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USU Heart of Campus Engagement boosts students’ excitement for future plans

By Teagan Davidge

University Student Union (USU) teams have been busy this past month, engaging with students to inform them about future plans for the USU’s Heart of Campus project.

Thanks to a 2019 referendum vote where Matadors approved a USU fee increase of $125 per semester to build the New Heart of Campus, a project is poised to bring new services to renovated USU spaces. The 2024 informational campaign served to inform today’s students about the pending plan and how their fees are at work to provide desired student services.

“I think when students understand where their fees are going, it allows trust within the USU and its students. It gives a sense of transparency so that students feel well informed about where their money is being used,” said Heart of Campus Project Champion Jordan Brown. “It also gives a sense of empowerment to the students that their fees are responsible for the new things being built within the USU.”

Students engaging with USU Heart of Campus Project
Students react as they learn about future plans for the USU’s Heart of Campus project. Photo by Steven Wein.

An original $130 million plan to replace the Northridge Center with new meeting and resource center spaces was halted due to the pandemic. Today, that plan cannot be implemented. Exorbitant costs resulting from external factors during the COVID-19 pandemic include unprecedented increases in construction costs, declining enrollment in colleges and universities nationwide, and rising interest rates due to inflation.

In Oct. 2022, the USU Board of Directors (BOD) chose to re-imagine the project within the constraints of the previously approved $125/semester fee increase, rather than ask students for additional funds. 

Currently, the USU proposes to incrementally apply portions of the fee increase over four years instead of imposing the full amount at once. The graduated increase would begin in 2025–2026 after the opening of the Valera NEST (Nurturing Environment for Students to Thrive), formerly known as the Basic Needs Suite. The Valera NEST will not be a new building, but rather a renovation of current space within the USU. The facility will bring the CSUN Food Pantry, Matty’s Closet, Ila’s Kitchen (a new community kitchen), offices for Basic Needs Care Coordinators and cold food lockers into one central location.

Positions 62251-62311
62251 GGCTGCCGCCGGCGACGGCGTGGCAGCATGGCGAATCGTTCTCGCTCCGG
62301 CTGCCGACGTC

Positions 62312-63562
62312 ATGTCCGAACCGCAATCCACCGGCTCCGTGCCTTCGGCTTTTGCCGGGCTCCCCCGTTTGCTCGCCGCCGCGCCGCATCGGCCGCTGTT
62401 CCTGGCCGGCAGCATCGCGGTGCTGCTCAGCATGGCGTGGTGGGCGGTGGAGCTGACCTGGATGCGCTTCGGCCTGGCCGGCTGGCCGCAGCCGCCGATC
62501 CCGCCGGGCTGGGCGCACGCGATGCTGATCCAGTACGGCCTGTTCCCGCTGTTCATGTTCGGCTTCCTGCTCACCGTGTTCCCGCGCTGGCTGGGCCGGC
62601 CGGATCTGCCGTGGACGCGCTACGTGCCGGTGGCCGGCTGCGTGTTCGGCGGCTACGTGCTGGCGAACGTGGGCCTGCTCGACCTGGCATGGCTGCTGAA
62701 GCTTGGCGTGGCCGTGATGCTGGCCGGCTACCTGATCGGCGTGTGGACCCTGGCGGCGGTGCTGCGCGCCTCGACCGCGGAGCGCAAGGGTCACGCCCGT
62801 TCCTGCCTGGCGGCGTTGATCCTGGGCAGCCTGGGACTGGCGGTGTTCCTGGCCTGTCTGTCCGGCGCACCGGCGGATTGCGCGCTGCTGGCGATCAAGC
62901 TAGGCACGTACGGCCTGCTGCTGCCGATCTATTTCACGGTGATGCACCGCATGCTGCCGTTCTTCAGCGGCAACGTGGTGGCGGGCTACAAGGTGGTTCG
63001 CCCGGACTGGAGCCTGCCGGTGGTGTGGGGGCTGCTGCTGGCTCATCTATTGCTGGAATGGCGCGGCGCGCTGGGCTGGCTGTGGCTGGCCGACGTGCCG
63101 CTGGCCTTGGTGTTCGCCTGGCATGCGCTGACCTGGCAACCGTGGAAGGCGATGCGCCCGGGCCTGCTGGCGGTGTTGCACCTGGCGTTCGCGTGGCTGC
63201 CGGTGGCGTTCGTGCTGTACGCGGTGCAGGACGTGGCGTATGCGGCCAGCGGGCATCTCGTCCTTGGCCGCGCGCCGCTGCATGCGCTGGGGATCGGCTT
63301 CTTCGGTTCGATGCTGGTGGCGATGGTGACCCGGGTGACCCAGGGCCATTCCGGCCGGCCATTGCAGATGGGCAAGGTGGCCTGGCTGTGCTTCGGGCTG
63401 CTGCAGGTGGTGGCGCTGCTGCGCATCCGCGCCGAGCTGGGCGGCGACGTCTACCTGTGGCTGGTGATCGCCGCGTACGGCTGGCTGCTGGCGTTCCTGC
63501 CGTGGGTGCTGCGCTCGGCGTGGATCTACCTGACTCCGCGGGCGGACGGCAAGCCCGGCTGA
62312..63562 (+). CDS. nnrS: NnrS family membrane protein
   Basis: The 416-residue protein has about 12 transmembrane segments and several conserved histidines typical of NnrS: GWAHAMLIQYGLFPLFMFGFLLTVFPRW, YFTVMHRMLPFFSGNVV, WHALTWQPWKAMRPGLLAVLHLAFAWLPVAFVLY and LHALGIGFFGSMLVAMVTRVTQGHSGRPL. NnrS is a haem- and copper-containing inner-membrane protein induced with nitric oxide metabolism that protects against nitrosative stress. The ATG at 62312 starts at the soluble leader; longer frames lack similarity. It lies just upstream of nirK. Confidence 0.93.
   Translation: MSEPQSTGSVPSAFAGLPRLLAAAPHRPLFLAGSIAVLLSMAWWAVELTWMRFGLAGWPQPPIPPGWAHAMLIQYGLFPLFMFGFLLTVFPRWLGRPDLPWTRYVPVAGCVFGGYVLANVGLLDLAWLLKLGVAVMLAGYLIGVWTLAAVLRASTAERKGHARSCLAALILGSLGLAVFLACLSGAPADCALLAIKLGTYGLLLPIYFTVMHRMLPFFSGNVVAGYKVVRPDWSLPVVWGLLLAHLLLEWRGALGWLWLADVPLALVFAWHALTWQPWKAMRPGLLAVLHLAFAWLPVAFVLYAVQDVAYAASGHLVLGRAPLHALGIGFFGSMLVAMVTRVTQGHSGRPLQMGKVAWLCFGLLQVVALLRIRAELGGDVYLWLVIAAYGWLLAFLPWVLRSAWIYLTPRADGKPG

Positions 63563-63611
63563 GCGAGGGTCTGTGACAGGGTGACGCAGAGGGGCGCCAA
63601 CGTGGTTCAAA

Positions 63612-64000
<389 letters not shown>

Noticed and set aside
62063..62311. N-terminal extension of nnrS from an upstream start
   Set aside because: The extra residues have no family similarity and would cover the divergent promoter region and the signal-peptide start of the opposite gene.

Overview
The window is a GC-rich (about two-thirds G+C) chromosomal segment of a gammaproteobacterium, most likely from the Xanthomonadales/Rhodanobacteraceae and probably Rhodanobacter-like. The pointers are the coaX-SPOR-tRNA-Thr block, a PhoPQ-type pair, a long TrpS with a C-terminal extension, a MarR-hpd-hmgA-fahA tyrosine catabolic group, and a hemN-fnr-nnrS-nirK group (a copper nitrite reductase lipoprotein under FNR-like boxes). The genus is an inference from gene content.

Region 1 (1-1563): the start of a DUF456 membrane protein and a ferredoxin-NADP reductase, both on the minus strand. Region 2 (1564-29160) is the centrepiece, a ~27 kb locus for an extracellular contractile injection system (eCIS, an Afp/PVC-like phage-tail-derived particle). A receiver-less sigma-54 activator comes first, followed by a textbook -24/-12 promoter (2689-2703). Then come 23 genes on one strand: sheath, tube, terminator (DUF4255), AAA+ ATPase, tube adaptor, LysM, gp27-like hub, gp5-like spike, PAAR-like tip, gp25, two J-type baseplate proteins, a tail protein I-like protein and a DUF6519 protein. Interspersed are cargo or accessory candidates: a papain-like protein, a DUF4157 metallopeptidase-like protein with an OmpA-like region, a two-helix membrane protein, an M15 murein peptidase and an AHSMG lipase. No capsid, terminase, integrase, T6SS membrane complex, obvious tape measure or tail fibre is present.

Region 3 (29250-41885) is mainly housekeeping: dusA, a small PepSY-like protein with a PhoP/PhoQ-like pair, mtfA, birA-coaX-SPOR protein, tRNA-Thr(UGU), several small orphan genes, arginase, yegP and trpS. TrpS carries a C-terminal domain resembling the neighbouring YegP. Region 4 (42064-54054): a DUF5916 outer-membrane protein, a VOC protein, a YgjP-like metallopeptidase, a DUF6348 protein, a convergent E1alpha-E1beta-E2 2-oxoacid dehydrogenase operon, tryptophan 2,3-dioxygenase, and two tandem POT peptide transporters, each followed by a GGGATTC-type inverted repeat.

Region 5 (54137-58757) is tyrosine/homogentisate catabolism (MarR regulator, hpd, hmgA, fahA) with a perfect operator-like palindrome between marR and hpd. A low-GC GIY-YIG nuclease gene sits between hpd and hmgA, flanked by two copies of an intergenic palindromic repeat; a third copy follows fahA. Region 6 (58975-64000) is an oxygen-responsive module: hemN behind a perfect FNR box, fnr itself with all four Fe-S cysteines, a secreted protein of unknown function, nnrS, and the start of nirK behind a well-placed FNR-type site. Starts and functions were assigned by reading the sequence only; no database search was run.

“I’m looking forward to the Valera NEST. I think it’s something new that CSUN as a whole will experience,” said Brown. “As COVID times move farther and farther away from us, it makes me happy that the school is becoming more of a community.”

A student interacts with USU Heart of Campus Project Champion Jordan Brown.
USU Heart of Campus Project Champion Jordan Brown interacts with a CSUN student. Photo by Steven Wein.

A renovation celebration for the Valera NEST was held May 3 with campus dignitaries, donors and supporters. With work anticipated to begin this year, the project has been made possible thanks to champions of Cal State Northridge, Student Affairs and the USU.

“I love the new Valera NEST and I can’t wait to use its resources. The build up for it has been so insane and I’m genuinely excited for that,” said Jaiden Randolph, another Heart of Campus project champion.

A 2023 student survey revealed that among students’ priorities for campus improvements is a centralized center for basic needs, which the USU will address with the Valera NEST. 

Students also desired enhanced food options, better wayfinding within the USU, and additional indoor and shaded outdoor seating options with charging capabilities. The USU plans to implement these renovations with the funds from the $125/semester fee increase over four years, officials said.

“People come up to our tables and get so curious about the Valera NEST and all of our other areas. It’s cool seeing all the people involved, and it is always growing. Every project champion event has really seen growth,” Randolph said. 

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